Mario Draghi said the European Central Bank may bolster stimulus in March as threats to the euro-area recovery mount. The single currency slid.
“Downside risks have increased again amid heightened uncertainties about emerging-market growth prospects,” the ECB president told reporters in Frankfurt on Thursday after officials kept interest rates unchanged at record lows. “The credibility of the ECB would be harmed if we weren’t ready to revise the monetary-policy stance.”
The ECB risks seeing its inflation-boosting package of negative interest rates and at least 1.5 trillion euros ($1.6 trillion) in bond purchases thwarted by a Chinese economic slowdown that threatens to cool global growth. Emphasizing the central bank’s commitment to its ultra-loose policy settings, Draghi began his statement by reverting to forward-guidance language and declaring that interest rates will “remain at present or lower levels for an extended period of time.”
The ECB kept its deposit rate at minus 0.3 percent and the main refinancing rate at 0.05 percent. The president didn’t announce any adjustments to stimulus and said policy makers “didn’t want to discuss today the specifics of the instruments” that might be used.
The euro slid 0.6 percent to $1.0827 at 3:37 p.m. Frankfurt time. European bonds rose and stocks extended gains.
A chief concern for policy makers is that slumping oil and international financial-market turmoil is weighing on consumer prices.
Brent crude has dropped almost 40 percent since the ECB’s Dec. 3 meeting, when policy makers cut the deposit rate and extended their bond-buying program until at least March 2017. Euro-area inflation was 0.2 percent last month, still far below the central bank’s goal of just under 2 percent, and core inflation excluding energy and other volatile items was 0.9 percent. Inflation expectations as measured by 5 year, 5 year forwards are slumping.
“We have to take seriously that low commodity prices may actually have second-round effects that we definitely want to take action against,” Draghi said. “We have to be vigilant about that.”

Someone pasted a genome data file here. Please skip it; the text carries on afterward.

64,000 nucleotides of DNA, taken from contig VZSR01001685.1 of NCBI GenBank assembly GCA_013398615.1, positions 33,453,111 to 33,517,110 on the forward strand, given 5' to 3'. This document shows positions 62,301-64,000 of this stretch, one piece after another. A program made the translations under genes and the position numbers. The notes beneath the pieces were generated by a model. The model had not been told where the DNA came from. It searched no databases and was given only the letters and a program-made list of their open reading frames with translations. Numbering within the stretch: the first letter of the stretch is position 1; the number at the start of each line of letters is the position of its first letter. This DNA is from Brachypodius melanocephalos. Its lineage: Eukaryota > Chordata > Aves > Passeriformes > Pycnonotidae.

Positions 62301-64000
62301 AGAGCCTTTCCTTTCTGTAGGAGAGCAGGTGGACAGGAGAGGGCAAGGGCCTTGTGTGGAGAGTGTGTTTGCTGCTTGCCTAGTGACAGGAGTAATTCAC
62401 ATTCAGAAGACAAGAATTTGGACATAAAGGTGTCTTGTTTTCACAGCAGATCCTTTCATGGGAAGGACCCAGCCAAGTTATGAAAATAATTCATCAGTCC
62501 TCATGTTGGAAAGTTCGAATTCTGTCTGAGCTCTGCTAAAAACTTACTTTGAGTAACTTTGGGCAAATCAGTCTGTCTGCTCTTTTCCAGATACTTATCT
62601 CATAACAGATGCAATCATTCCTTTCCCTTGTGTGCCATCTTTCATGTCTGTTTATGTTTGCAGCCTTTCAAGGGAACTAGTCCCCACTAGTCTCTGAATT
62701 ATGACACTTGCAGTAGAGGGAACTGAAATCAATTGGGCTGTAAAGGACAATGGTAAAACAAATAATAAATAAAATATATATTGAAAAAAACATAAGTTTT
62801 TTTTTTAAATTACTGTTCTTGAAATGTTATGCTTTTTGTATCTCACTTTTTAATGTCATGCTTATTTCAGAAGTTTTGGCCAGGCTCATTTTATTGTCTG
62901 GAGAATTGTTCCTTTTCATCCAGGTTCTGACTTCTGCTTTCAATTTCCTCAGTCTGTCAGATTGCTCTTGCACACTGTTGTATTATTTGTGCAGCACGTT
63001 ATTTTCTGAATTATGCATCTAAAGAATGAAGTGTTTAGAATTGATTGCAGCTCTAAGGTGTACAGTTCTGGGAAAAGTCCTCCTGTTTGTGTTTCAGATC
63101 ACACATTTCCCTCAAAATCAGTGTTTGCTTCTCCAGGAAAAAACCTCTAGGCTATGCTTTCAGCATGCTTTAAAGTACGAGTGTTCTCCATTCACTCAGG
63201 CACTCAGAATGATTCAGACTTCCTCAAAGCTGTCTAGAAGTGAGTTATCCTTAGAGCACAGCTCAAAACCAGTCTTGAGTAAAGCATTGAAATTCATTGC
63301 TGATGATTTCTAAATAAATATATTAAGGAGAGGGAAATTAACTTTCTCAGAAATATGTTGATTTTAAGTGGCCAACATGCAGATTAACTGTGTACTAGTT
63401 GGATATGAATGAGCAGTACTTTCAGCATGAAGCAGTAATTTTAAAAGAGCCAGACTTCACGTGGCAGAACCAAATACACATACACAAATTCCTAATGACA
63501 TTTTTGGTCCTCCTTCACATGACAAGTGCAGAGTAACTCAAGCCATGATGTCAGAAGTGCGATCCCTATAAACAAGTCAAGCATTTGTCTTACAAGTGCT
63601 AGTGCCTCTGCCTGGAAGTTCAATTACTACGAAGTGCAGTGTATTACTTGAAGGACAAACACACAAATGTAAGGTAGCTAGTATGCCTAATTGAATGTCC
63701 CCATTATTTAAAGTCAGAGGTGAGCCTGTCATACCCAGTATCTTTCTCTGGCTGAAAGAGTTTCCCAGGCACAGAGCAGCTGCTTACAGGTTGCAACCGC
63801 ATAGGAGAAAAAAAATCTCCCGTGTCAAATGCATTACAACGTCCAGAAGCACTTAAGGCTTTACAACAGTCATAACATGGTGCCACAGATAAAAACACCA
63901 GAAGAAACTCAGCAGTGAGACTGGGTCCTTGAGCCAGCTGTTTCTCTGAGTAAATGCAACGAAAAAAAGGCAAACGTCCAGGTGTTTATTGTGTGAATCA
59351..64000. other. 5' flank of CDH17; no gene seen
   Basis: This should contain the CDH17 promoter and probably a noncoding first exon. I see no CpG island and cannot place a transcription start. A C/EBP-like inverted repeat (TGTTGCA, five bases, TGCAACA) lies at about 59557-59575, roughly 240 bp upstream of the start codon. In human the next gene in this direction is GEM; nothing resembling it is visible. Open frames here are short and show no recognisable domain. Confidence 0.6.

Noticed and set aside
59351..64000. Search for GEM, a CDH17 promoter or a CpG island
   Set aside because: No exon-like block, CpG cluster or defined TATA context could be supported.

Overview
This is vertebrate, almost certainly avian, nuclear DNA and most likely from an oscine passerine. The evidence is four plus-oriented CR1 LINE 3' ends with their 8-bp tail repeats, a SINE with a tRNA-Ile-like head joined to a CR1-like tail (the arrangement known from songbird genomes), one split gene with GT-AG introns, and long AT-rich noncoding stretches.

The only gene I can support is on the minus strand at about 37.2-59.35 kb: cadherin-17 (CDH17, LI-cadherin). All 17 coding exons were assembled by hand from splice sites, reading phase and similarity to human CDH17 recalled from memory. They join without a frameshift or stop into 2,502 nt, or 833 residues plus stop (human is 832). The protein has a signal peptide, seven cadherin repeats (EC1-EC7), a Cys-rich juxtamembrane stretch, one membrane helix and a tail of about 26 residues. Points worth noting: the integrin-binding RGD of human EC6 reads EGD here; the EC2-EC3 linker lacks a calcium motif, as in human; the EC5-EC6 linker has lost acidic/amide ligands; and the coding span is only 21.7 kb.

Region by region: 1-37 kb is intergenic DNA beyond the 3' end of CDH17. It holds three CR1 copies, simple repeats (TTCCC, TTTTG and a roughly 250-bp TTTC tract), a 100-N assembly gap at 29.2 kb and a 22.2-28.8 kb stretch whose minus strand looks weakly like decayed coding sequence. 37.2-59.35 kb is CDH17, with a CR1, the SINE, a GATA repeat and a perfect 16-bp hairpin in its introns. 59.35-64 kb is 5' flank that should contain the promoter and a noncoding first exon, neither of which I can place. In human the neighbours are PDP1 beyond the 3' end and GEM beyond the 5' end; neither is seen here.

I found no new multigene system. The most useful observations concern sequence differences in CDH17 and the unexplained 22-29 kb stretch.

Draghi and his predecessor, Jean-Claude Trichet, have previously used the word “vigilant” to signal upcoming policy action.
Further clues on the inflation outlook will come on Friday when the ECB is scheduled to publish its quarterly Survey of Professional Forecasters. The central bank will update its own economic projections in March and will include its first prognosis for 2018.
The ECB chief noted the impact of China’s economic rebalancing, saying it is “contributing to demand-side” weakness in oil prices.
The nation is going through “massive transitions,” International Monetary Fund Managing Director Christine Lagarde told a panel at the World Economic Forum on Thursday in Davos, Switzerland. More communication on the balance of payments and the exchange rate “would serve that transition better,” she said.
Draghi signaled the ECB is ready to expand its quantitative-easing program, including overcoming any liquidity constraints, saying that for any instrument chosen, “we want to be absolutely confident that there are no technical limits to the size of its deployment.”
He also said the return of inflation to target is more important than the impact of ultra-low rates on bank profitability, and addressed concerns that the ECB is stepping up its pressure on lenders to urgently deal with bad loans, specifically in Italy.
Non-performing loans, “were fully identified and assessed by the comprehensive assessment — there’s nothing new here,” he said. “The Single Supervisory Mechanism is is fully aware that to deal effectively with the NPLs it takes years.”